Treatment. So what is your next step of management
with GERD, GERD, GERD? Do not change or do not
administer medication. That is not your first step.
Conservatively you check to see, in the stem of a
question, in your vignette and with your patient,
as to whether or not they have already started to
implement lifestyle modifications. You want to try
to avoid those agents that would further relax
your lower esophagal sphincter. In a condition
where that is indeed the pathology. For example,
avoiding tobacco and alcohol. When going to bed at
night, you'd recommend to keep the head elevated
by approximately 6 to 8 inches so that you prevent
reflux from taking place. Same concept in terms of meals.
When the stomach is full, you do not want to lie
down immediately for the fact that you may then facilitate
reflux. Avoiding meds that lower, lower esophageal
sphincter pressure. Anti-reflux surgery/endoscopic devices
should be avoided if at all possible in a patient
suffering from GERD. And pro-kinetic agents useful for
gastroparesis may also be avoided in a patient with
GERD. After lifestyle modifications, if we start getting into
realm of, well more moderate type of symptoms of
GERD, then you start thinking about using H2 blockers.
H2 blockers include drugs such as ranitidine, famotidine.
And then PPIs would be if the symptoms of the patient
were much more severe. Proton pump inhibitors. Need
at least 6 weeks of therapy to find any type of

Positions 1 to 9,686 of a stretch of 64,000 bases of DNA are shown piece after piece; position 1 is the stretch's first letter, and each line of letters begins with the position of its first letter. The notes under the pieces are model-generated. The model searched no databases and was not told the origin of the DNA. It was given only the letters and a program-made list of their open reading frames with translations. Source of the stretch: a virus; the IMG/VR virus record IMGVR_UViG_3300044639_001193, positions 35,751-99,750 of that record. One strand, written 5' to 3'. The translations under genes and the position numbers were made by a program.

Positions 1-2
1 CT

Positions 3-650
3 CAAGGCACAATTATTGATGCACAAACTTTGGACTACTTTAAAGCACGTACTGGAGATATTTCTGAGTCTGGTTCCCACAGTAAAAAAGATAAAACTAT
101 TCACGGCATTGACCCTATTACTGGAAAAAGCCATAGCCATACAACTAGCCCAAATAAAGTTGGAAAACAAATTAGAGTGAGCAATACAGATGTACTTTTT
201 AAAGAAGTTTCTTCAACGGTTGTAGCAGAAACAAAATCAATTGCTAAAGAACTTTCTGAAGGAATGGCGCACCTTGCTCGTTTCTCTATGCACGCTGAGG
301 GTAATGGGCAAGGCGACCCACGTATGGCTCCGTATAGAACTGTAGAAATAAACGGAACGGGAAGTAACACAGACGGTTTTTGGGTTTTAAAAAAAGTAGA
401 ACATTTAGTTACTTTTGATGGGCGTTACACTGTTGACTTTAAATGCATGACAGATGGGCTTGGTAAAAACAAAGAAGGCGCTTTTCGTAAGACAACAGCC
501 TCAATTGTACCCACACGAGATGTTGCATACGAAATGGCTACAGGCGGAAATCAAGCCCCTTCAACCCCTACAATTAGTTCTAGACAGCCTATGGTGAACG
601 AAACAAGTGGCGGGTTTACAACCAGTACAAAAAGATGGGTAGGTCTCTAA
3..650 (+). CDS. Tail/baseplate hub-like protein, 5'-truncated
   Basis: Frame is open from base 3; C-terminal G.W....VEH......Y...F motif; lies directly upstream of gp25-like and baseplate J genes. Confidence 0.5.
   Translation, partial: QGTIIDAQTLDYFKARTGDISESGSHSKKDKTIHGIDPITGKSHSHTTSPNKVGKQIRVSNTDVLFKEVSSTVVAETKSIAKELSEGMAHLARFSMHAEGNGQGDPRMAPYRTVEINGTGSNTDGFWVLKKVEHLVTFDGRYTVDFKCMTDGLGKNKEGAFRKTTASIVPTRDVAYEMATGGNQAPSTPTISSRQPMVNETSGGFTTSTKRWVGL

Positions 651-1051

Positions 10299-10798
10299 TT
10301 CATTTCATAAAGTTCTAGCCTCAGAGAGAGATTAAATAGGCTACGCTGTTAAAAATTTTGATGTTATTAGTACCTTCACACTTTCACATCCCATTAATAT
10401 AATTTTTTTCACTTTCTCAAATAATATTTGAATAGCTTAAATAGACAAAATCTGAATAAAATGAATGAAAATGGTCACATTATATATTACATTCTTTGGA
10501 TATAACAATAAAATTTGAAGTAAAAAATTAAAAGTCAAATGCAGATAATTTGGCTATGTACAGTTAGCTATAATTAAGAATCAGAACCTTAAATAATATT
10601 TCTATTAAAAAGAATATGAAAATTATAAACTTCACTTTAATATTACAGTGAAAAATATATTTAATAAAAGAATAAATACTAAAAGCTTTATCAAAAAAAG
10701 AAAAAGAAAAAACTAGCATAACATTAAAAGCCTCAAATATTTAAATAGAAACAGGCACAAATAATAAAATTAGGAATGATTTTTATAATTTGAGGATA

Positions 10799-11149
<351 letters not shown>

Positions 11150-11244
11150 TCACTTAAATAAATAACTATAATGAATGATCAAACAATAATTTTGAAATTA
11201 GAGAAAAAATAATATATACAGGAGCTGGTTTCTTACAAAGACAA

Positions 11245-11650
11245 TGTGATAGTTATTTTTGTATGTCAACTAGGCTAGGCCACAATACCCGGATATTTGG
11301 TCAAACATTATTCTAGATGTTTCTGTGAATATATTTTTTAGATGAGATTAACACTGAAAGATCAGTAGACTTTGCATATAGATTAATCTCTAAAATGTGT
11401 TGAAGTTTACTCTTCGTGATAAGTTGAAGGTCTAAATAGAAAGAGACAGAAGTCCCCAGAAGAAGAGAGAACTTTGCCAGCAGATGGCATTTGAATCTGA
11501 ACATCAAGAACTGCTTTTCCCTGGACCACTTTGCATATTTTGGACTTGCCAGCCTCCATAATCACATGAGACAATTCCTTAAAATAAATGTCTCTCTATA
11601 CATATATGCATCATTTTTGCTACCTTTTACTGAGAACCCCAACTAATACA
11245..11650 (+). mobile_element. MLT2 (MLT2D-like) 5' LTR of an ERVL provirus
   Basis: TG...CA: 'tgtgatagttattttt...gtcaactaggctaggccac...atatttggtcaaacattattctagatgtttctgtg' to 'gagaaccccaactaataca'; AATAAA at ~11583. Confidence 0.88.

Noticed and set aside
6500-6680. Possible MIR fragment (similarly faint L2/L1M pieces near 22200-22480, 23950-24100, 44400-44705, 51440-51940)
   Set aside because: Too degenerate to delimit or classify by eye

decrease in the symptoms of the patient. Let's say
that we have refractory cases and you have gone through
the hierarchy of management of GERD; Including the
fact that, once again, remember we start with
lifestyle modifications. Next, start using H2 blockers
if the severity is increasing. And if it's
much more severe, it's frequent, and you are even
worried about erosion and such, then you start
thinking about using PPI. And don't forget that it
may, especially in the antral region of the stomach
you might have H. pylori that's involved and
therefore giving rise to something called gastritis.
Chronic type b. Chronic type b type of gastritis.
Therefore at that point H. pylori eradication
would be recommended. Surgically, what you want to
do is, if the lower esophageal sphincter is not
responding, you'll take the fundus of the stomach;
But before the surgery you'll notice that
everthing is weak here. And then you'll take the
fundus of the stomach and then you will wrap this around
the lower esophageal sphincter. In other words, you're
making this much more tight. And you're making it
much more difficult for reflux from taking place.
Not only would you then take the fundus of the stomach
and wrap it around it to tighten, or in other words
create a sphincter surgically. But then you would go
back and re-estimate the actual lower esophageal
sphincter to make sure that everything is in proper order
to prevent reflux from taking place.
So there are many, many, many, many ways in which
we could properly regulate and control our reflux
but it begins with reflux control
with lifestyle modification.